Life, arts, health, tech, beauty and more for women 60+ in and around Boston
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Unlabeling Ourselves

By Contributing Editor for Health & Wellness Kathy Whelan

We talk a lot about stereotypes these days, the oversimplified notions we form about people and things to help us organize a complex world. Stereotyping comes naturally – it was a species survival tool – but applied thoughtlessly, stereotypes can hurt and harm, as we’ve seen again and again.

Chronological age evokes deeply rooted stereotypes. Ageism starts with toddlers, who are “terrible twos” regardless of their differences. Teenagers are stereotyped as moody and irresponsible. And then we have “older” adults, often thought of as frail, dependent and diminished. 

Nothing summarizes this view of older adults more clearly than the pithy expression “over the hill.” The phrase is clearly absurd in representing life as a trip up and down a single peak. Despite its absurdity, these words effectively convey the same notion communicated by freshness labels on food: After a certain time, this thing is not at its best.

It’s bad enough when older adults are treated like lettuce that has passed its expiration date. What’s worse is when this view is internalized. Then it’s disheartening, even disabling to the older adult who adopts it.

My guess is that most of us have felt this way about ourselves at times, at least in certain circumstances: when we have difficulty with something we used to do easily, when we face a health issue or another new challenge, or when we simply seem invisible to others. This feeling erodes our self-image and quality of life and can lead to physical and mental health issues.

Luckily, we can do something about it by becoming aware of, then changing, our mindset. Stanford psychologist Carol Dweck developed the concept of “growth mindset,” the subject of her 2007 and 2017 books. A mindset, Dweck explains, is a belief about yourself, about your basic qualities and capabilities. To paraphrase her, in a “fixed mindset” we believe we are what we are, and there is little we can do to change it, while in a “growth mindset” we can always acquire new skills if we embrace challenge and effort and value the learning process. Dweck’s concept has been used successfully in business, education and athletics as well as in personal lives.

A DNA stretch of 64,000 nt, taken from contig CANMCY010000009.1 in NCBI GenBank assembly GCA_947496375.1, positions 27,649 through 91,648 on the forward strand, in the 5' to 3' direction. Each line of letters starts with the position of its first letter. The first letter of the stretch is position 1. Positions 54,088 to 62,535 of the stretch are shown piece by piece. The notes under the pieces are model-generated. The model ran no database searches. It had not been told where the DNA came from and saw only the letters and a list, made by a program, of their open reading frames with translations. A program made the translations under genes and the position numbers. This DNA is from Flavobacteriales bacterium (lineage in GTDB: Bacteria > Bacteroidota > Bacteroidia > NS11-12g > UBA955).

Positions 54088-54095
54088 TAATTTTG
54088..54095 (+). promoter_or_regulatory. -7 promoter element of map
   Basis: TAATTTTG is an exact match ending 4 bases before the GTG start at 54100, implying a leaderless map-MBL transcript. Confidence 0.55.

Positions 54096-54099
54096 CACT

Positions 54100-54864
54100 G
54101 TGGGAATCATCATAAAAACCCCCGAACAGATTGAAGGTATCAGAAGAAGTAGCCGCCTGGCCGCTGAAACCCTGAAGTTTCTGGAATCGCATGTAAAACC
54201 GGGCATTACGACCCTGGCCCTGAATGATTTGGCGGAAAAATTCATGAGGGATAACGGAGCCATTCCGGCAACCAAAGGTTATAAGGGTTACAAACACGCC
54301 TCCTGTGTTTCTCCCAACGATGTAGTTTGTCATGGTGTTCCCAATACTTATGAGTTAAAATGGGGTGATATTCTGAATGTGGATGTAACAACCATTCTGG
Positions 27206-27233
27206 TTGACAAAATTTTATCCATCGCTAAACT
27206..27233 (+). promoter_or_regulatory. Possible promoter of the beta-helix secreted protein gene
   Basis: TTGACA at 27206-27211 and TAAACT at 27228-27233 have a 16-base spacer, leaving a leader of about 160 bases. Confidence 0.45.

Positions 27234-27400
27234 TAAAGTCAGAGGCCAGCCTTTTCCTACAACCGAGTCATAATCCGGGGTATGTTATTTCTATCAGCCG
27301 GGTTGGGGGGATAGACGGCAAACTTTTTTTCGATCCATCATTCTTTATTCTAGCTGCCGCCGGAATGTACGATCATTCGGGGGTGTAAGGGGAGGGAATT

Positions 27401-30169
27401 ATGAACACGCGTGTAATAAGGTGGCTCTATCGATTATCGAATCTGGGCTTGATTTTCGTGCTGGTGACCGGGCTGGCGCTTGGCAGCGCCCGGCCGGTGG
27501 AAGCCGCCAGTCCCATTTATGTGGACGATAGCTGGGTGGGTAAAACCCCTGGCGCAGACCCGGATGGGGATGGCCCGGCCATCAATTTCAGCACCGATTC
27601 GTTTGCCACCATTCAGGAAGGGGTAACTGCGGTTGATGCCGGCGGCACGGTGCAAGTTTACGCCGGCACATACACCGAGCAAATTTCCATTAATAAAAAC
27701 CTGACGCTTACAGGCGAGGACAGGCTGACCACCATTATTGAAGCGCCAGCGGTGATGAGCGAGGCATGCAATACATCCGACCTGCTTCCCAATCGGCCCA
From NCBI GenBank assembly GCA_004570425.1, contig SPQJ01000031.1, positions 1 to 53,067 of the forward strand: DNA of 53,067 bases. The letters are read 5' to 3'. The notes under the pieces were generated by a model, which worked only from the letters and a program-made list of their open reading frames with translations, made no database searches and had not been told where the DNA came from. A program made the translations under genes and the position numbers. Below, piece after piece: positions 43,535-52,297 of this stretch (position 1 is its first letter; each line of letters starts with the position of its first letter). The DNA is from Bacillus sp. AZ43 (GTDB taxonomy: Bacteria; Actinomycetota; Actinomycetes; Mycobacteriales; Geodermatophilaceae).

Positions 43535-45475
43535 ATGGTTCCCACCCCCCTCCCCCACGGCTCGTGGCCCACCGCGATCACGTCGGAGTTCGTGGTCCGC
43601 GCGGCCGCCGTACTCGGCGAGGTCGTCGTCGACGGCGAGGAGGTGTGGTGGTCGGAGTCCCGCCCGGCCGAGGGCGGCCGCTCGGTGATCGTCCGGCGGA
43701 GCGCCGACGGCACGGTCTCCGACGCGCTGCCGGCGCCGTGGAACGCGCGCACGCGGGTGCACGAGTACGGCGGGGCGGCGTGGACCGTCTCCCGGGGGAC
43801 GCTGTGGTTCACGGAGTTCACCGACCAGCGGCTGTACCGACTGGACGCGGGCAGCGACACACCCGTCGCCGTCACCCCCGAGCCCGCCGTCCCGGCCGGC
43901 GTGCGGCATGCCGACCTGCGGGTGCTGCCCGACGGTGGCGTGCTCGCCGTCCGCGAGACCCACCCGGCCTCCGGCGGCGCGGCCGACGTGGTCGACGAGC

To change mindsets, we first need to observe our current mindset, which can be different from time to time and in different areas of life. Here are a few tips for developing a growth mindset:
  • Are you acting as your own saboteur with  negative messages about your capabilities? If so, practice positive self-messaging.Unhook from other people’s opinions, both positive and negative.
  • Connect your challenge with your life purpose so it becomes an opportunity, not a threat.
  • Learn from failure and try again. Turn “I can’t” into “I can’t yet.”
  • Slow down and be patient: growth mindsets don’t happen overnight.

Above all, strip off the “best before” label you’ve been wearing and enjoy your journey up and over hill after hill to where you want to be.

Kathy Whelan left a successful Wall Street legal career when her doctor warned that her lifestyle of overwork and lack of self-care were not sustainable. She had always been interested in the relationship between lifestyle and health, so eventually Kathy returned to her undergraduate alma mater Duke University to become a certified Integrative Health Coach, with additional training in Mindfulness-Based Stress Reduction. Integrative Health Coaching is based in the neuroscience of behavioral change. Kathy calls it the missing link in addressing individual and national health crises.  It’s the foundation of her unique health and wellness coaching for corporate and individual clients. Kathy’s work has been featured in media including The Boston Globe. Learn more at www.whelanwellness.com

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